Best Speech Therapy Techniques for Children with Cerebral Palsy

Cerebral Palsy Infographic

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Cerebral palsy (CP) is a congenital disorder that can cause a wide range of health issues. It is typically diagnosed in infancy or around the time that a child enters preschool. There are three types of cerebral palsy: spastic, athetoid, and ataxic. Although there is no cure for cerebral palsy, treatments such as speech therapy can vastly improve the child’s quality of life. The child will most likely require speech therapy on a long-term basis. If your child is diagnosed with CP, consult his pediatrician, speech-language pathologist (SLP), physical therapist, occupational therapist, and other specialists to develop a treatment plan that suits his needs.

Symptoms of Cerebral Palsy

Cerebral palsy interferes with a person’s motor skills and movement. Children may also have hypotonia, or poor muscle tone. If your child has cerebral palsy, he may experience involuntary tremors or writhing movements. His muscles may display rigidity and he may have exaggerated reflexes. Kids with cerebral palsy also have difficulty with fine motor skills, such as gripping items, as well as problems swallowing.

Speech and Language Difficulties

Children with cerebral palsy also often have communication difficulties. Speech delays are common. Children may also have difficulty producing sounds due to poor muscle control. Many youngsters with CP have dysarthria, a motor speech disorder. Articulation can be a challenge. Your child might also have hearing loss, which can further complicate communication and contribute to speech and language delays.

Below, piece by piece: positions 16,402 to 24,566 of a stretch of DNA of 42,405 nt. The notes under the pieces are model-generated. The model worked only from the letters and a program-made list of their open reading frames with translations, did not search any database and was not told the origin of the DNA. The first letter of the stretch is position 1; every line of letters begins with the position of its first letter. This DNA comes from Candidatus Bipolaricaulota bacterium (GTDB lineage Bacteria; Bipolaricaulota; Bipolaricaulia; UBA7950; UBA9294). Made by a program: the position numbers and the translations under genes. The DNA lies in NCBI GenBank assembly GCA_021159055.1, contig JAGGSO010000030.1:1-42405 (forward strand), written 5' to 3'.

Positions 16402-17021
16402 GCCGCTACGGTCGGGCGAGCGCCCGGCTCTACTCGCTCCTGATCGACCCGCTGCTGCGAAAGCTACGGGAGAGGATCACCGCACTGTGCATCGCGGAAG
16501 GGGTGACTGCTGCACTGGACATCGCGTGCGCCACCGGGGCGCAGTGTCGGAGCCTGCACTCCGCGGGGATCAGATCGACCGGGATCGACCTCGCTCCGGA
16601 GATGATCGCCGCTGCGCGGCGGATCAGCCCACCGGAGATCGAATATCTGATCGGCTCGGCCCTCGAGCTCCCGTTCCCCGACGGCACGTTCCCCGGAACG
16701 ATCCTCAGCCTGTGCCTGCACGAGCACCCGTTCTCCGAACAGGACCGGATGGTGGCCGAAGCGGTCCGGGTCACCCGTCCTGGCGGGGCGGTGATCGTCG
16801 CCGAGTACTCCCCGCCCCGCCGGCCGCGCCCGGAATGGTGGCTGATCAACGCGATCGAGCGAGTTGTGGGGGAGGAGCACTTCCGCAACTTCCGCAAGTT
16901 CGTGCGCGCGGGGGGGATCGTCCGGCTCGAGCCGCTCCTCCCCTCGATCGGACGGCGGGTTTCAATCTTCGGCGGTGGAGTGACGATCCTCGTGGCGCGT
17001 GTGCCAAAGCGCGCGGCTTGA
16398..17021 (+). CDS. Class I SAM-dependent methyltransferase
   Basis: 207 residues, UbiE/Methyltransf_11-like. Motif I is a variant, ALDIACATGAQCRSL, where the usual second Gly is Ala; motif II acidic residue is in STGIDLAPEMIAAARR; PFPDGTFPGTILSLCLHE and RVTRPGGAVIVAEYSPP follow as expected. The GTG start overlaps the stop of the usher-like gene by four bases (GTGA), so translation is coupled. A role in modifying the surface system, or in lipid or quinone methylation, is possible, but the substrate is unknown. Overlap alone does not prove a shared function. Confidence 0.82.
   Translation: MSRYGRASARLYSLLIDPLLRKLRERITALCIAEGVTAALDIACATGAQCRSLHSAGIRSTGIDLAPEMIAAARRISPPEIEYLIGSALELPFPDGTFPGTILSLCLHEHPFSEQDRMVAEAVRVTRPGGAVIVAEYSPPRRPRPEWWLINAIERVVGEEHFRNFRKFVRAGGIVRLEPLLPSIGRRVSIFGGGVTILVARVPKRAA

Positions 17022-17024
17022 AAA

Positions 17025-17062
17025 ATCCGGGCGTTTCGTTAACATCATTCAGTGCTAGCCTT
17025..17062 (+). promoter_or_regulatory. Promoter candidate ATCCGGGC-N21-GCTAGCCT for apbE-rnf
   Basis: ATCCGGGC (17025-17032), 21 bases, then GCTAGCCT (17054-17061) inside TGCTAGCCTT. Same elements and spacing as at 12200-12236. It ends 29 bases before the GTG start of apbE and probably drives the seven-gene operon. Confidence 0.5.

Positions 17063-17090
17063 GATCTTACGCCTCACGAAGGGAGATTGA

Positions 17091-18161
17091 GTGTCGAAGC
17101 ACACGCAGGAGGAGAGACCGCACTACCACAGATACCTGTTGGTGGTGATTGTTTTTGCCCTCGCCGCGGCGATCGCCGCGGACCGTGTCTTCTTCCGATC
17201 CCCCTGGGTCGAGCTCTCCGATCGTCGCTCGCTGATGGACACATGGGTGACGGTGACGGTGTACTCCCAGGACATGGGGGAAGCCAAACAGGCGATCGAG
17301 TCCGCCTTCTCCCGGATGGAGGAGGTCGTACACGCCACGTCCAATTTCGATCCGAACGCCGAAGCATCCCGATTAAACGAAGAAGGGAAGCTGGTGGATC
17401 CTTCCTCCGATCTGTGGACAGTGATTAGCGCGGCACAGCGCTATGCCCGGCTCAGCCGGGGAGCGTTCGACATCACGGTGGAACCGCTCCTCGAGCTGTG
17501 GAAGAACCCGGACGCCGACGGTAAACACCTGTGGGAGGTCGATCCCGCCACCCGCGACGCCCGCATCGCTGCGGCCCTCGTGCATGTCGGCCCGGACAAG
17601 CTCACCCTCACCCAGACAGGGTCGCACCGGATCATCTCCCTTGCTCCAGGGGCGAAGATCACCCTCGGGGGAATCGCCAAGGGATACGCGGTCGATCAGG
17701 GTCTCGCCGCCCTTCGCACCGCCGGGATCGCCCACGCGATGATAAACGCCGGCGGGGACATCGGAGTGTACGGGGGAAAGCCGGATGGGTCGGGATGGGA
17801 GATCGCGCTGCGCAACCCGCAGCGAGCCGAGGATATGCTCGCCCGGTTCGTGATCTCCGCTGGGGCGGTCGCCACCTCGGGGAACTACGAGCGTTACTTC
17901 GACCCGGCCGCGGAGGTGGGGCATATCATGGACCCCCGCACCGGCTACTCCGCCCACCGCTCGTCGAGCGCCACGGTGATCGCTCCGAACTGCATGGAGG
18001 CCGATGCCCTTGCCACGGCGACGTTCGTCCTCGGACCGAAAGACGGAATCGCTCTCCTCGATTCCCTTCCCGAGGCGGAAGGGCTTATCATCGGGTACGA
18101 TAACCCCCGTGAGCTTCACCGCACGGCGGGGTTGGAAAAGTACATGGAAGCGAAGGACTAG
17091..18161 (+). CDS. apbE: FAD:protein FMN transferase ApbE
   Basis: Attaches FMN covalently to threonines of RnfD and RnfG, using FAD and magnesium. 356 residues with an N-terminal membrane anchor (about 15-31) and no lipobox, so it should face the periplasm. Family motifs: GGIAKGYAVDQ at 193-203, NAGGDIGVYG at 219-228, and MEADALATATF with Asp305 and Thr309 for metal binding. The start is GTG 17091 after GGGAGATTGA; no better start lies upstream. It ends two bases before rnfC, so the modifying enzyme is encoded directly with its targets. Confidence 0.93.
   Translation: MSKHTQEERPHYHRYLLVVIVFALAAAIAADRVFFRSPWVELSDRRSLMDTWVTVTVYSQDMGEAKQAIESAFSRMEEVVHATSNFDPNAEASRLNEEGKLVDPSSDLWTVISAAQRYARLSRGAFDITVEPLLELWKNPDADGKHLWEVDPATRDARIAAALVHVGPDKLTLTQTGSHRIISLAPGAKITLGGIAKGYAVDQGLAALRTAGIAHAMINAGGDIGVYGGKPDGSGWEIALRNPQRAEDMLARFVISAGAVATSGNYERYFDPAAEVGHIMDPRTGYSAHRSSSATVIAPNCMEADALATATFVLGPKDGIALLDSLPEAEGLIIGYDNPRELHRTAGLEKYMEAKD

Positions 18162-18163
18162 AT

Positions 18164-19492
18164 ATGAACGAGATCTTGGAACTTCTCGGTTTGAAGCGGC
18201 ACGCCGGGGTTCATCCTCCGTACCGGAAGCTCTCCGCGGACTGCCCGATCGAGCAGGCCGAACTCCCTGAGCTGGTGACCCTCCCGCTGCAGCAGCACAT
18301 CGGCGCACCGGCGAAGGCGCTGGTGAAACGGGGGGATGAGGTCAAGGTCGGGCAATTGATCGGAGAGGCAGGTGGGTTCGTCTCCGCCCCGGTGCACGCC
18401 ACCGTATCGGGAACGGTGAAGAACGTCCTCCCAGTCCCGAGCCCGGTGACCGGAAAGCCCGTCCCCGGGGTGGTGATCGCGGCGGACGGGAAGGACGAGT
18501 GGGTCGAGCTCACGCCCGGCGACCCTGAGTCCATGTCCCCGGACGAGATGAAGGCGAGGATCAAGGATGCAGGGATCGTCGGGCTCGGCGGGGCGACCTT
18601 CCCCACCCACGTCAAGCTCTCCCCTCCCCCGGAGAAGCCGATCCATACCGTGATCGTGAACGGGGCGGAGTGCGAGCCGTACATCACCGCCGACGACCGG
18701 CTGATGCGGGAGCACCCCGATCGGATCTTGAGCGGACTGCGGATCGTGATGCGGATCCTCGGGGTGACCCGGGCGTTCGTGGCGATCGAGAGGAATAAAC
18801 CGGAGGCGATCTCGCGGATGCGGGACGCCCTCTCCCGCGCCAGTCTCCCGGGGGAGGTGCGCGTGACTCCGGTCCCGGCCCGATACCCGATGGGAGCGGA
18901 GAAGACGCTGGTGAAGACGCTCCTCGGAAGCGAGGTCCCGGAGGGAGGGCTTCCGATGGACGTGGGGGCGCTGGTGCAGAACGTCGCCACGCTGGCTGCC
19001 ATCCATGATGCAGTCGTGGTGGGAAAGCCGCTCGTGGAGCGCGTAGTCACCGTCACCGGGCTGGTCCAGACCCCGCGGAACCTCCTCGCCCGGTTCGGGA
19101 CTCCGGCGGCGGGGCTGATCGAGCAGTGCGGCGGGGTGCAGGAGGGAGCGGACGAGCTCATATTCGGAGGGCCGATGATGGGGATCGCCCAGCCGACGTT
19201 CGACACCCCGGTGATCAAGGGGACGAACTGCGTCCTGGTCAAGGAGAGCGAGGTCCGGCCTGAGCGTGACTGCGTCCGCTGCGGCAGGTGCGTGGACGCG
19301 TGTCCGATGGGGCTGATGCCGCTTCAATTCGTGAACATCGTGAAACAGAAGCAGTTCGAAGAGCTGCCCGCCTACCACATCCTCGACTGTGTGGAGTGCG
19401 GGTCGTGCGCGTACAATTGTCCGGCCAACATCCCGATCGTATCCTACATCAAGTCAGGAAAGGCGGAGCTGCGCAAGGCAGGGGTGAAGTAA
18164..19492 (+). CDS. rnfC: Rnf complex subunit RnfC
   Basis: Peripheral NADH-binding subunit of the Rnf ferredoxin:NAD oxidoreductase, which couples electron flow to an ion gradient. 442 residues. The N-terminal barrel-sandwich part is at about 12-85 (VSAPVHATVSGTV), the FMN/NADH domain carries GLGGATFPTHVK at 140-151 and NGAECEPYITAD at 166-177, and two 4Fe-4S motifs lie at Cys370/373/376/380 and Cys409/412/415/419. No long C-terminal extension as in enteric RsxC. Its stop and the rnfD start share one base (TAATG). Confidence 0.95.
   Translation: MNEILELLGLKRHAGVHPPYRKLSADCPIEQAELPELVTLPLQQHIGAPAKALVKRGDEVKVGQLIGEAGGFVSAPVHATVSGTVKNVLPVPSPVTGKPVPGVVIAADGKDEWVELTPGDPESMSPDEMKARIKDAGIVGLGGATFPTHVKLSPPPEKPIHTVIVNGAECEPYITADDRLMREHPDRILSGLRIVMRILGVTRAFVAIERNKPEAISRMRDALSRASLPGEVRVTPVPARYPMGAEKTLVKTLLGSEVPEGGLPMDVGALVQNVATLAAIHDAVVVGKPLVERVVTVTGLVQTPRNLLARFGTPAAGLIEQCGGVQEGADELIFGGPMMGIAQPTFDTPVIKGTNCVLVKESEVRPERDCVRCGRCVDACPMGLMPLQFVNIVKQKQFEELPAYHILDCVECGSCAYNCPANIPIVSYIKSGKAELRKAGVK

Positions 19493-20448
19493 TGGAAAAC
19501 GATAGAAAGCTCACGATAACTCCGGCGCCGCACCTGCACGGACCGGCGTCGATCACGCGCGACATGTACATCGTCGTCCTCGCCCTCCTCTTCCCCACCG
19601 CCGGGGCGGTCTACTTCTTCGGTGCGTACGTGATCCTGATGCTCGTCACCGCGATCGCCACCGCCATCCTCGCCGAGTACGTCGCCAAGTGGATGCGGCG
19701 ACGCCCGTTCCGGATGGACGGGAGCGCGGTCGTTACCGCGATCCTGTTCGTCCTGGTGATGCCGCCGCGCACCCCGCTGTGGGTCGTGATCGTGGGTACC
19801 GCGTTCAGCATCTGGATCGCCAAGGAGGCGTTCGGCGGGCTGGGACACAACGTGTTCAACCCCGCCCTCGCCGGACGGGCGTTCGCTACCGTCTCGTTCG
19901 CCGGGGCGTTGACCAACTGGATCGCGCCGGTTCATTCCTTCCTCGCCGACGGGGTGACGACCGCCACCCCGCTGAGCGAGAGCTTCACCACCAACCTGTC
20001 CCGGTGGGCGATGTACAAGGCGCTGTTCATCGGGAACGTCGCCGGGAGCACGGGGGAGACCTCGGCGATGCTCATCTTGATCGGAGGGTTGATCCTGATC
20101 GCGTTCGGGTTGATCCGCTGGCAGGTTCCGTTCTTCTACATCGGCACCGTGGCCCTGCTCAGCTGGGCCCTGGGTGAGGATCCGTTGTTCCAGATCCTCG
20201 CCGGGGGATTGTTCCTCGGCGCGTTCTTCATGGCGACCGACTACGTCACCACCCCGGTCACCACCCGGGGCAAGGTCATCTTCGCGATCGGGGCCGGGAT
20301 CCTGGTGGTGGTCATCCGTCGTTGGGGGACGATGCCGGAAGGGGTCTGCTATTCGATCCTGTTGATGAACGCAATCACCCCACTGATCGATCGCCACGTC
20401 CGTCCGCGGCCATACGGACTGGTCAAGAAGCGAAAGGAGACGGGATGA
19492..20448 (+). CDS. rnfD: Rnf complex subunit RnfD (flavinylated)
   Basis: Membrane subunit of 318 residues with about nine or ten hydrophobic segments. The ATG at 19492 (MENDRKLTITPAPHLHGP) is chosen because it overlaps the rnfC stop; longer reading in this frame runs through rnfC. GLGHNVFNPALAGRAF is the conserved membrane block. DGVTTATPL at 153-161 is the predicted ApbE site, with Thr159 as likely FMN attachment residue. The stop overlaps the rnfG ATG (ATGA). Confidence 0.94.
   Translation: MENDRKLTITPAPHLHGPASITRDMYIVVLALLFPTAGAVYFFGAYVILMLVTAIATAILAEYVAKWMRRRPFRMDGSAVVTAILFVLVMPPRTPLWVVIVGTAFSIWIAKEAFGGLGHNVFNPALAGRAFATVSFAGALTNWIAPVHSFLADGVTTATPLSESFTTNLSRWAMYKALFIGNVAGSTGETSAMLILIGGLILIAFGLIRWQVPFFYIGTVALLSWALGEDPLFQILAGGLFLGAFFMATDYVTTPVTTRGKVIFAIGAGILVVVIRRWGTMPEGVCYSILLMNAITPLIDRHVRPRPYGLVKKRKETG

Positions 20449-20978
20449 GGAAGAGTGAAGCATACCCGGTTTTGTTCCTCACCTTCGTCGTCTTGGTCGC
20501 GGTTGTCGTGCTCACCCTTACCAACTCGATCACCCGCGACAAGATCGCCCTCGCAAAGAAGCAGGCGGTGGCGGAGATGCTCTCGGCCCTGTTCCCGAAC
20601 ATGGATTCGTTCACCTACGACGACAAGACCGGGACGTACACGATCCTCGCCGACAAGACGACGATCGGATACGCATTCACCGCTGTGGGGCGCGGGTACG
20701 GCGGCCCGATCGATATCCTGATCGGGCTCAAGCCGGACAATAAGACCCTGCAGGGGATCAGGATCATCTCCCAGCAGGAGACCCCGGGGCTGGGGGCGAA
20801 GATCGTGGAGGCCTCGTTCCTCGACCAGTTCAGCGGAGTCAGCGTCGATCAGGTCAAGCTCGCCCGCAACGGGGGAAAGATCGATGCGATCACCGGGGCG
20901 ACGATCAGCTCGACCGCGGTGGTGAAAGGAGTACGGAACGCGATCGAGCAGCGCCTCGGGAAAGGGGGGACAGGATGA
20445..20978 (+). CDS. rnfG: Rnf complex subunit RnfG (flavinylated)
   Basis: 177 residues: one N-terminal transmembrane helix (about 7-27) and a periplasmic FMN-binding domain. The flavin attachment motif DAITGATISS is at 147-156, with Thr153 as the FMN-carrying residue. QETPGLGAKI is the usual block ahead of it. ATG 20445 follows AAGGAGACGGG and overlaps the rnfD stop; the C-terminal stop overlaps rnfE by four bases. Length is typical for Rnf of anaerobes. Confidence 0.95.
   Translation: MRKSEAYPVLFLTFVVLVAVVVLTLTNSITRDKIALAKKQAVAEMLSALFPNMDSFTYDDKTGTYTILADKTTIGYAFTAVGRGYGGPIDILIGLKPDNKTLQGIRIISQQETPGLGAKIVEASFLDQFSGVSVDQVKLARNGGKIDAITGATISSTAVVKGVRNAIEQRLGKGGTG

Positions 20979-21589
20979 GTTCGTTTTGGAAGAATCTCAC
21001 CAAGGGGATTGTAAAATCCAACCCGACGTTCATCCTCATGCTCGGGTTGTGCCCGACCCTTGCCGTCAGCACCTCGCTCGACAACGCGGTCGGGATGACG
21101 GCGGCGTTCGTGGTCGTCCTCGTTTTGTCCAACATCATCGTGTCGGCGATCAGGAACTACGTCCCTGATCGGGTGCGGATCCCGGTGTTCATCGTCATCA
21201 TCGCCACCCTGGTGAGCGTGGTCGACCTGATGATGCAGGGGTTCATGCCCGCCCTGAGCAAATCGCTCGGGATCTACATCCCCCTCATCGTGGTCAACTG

Types of Cerebral Palsy

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Speech Therapy Techniques for Cerebral Palsy

Augmentative and Alternative Communication (AAC) Devices

An AAC device is any method of nonverbal communication. Children with a severe speech delay can benefit from using alternative methods of communicating to express themselves and reduce frustration. Unfortunately, many kids with CP struggle with motor control, so sign language might be difficult for some. Your child’s SLP can teach him to use an electronic reader device or to use a picture cards system to communicate.

Oral Motor Skills

Your child’s speech therapist can also guide him through exercises designed to strengthen the oral motor muscles. These might include tongue curling, blowing bubbles, and cheek puffing. Oral motor exercises may improve muscle tone and increase control over the muscles needed for speech. However, speech therapists are divided as to the benefits of oral motor exercises to improve speech. A recent study suggests that they may not be as helpful as previously thought. You may wish to get a second or third opinion from additional SLPs.


Many kids with cerebral palsy struggle to articulate words clearly. Speech therapists might do articulation drills to encourage the child to produce the target sound. An SLP will also likely teach the child how to manipulate the oral motor muscles to produce each sound. Talk to your child’s SLP about speech therapy techniques that you can do at home to improve articulation. As well, consider using Speech Buddies for specific target sounds. A few minutes of practice with Speech Buddies daily can help your child learn the proper positioning of his tongue for certain sounds.

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